Energy and water professionals: CU-Boulder offers expanded degree options

CU_Boulder graduation

This is an excerpt of an article that originally appeared on Colorado.edu. A new educational partnership at the University of Colorado Boulder will provide expanded degree options for working professionals interested in specialized graduate education focused on energy and water. Beginning this fall, qualified students can earn both a Master of Engineering (ME) degree and a Professional Certificate in Renewable and Sustainable Energy or a Professional Certificate in Water Engineering and Management. The degree and certificates can be earned either via distance education or in campus … [Read more...]

4 Reasons to Attend the Martz Summer Conference at the Getches-Wilkinson Center

Wolf Law Building at University of Colorado Boulder School of Law

Getches-Wilkinson Center in conjunction with the Air-Water-Gas Sustainability Research Network will host its 35th Annual Martz Summer Conference June 5-6, 2014 in Boulder at the University of Colorado Law School, Wolf Law Building. This year’s conference theme is: Water Quality Issues in Oil and Gas Development: The Evolving Framework of Regulation and Management In addition to participating in this timely natural resource law and policy discussion, here are four reasons you won’t want to miss the 2014 Martz Summer Conference: Engage in a civil and rational discussion of oil and gas … [Read more...]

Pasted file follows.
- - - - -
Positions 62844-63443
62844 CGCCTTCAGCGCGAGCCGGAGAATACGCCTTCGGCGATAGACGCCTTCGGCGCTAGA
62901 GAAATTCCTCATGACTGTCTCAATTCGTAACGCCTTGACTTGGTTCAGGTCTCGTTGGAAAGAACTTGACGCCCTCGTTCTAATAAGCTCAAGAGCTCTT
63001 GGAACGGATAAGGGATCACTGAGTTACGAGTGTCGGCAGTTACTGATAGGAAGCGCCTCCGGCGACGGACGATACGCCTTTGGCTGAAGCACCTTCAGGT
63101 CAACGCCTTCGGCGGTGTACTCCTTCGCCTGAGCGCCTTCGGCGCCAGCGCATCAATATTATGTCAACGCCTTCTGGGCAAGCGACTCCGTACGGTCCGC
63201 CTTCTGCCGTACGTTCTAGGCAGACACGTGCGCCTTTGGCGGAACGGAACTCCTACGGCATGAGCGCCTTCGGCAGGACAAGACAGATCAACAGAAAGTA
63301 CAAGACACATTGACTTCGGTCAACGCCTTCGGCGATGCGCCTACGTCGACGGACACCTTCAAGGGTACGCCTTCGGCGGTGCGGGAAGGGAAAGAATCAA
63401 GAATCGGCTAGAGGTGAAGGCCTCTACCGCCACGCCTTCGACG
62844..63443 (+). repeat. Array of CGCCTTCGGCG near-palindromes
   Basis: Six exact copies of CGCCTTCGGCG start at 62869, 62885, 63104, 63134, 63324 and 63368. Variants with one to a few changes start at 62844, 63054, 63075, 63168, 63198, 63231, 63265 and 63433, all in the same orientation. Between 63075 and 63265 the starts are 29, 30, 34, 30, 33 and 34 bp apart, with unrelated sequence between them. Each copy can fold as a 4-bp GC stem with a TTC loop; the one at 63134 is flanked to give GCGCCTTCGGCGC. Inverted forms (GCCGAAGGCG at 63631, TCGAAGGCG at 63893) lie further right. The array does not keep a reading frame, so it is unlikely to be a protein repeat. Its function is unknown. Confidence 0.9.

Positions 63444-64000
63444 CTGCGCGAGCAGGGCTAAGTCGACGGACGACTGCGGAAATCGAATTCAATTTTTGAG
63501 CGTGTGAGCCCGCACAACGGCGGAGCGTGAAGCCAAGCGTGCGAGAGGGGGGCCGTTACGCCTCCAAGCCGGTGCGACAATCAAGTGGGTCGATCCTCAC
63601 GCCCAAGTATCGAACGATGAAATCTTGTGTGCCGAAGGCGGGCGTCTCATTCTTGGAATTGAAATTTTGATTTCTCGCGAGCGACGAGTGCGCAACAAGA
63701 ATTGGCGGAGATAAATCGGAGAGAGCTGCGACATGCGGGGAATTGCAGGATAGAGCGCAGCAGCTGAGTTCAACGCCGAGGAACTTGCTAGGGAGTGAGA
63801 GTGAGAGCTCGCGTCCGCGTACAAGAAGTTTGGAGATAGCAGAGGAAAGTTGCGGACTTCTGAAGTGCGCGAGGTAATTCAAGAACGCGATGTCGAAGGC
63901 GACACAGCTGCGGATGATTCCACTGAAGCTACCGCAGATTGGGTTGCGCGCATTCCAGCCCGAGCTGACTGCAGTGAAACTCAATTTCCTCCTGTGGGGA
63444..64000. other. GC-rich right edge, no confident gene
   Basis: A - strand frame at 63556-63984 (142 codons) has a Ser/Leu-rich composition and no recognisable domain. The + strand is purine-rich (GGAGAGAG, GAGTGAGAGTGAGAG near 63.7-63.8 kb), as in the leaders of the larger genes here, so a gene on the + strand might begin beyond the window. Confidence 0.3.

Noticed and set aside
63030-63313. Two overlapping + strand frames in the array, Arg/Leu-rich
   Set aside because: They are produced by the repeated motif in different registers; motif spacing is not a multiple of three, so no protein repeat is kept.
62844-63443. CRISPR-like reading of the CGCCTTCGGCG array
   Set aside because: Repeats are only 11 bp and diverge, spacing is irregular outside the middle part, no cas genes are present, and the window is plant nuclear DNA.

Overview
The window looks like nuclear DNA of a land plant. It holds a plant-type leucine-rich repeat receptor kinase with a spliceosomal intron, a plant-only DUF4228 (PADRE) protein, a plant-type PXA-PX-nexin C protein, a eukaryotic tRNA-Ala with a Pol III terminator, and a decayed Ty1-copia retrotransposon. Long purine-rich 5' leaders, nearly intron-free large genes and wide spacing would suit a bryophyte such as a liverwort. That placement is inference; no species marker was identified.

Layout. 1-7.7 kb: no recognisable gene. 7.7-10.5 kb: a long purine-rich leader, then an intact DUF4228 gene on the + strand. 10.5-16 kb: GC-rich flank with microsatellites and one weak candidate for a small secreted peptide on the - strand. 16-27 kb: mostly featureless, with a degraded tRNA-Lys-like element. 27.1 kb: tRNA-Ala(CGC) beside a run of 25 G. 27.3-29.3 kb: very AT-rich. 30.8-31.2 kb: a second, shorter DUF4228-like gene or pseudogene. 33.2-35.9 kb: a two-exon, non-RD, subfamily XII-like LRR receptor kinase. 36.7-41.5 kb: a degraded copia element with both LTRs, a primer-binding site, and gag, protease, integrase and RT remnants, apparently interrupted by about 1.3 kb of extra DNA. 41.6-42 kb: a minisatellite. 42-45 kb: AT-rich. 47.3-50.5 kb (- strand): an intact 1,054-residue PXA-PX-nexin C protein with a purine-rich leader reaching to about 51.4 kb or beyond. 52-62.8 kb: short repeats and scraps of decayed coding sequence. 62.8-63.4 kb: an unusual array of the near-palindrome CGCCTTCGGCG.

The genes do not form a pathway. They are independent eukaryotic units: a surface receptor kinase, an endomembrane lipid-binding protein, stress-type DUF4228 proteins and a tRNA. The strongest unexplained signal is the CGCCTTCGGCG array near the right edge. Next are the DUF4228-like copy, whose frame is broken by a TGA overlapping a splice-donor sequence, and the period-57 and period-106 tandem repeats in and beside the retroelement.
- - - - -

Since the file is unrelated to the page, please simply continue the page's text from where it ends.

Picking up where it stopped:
CU-Boulder teams up with Mesa County to make snow-depth data free to water managers, farmers, public

Mesa County GPS Network

New from Colorado.edu: A University of Colorado Boulder professor who developed a clever method to measure snow depth using GPS signals is collaborating with Western Slope officials to make the data freely available to a variety of users on a daily basis. CU-Boulder aerospace engineering sciences Professor Kristine Larson and her colleagues discovered in 2009 that GPS signals that bounce off Earth’s surface before hitting the receivers, once considered bothersome “noise,” could be used to measure snow depth, soil moisture and even vegetation moisture. Larson also is a pioneer in the … [Read more...]

CU climate scientists available to speak on National Climate Assessment (NCA)

US Global Change Research Program

Several University of Colorado Boulder scientists can talk about global climate change as it relates to the new National Climate Assessment (NCA) released May 6, 2014 by the White House This includes two co-authors of the assessment, Kristen Averyt and Mark Serreze. Kristen Averyt, associate director for science at the Cooperative Institute for Research in Environmental Sciences (CIRES), a joint venture of the National Oceanic and Atmospheric Administration and CU-Boulder, can talk about water resources as they relate to a changing climate. She was at the White House for the release of the … [Read more...]

CLEAN Wins Webby Award for Teaching Climate on NOAA’s climate.gov

The Webby Awards

Congratulations to our colleagues at the Climate Literacy and Energy Awareness Network (CLEAN)! The Teaching Climate portion of the NOAA climate.gov website, which draws most of its content from the CLEAN collection, won both the juried and People’s Choice awards in the Green category of the 18th Annual Webby Awards. The overall site won in the Government category. Hailed as the "Internet's highest honor" by The New York Times, The Webby Awards, presented by the International Academy of Digital Arts and Sciences (IADAS), is the leading international award honoring excellence on the … [Read more...]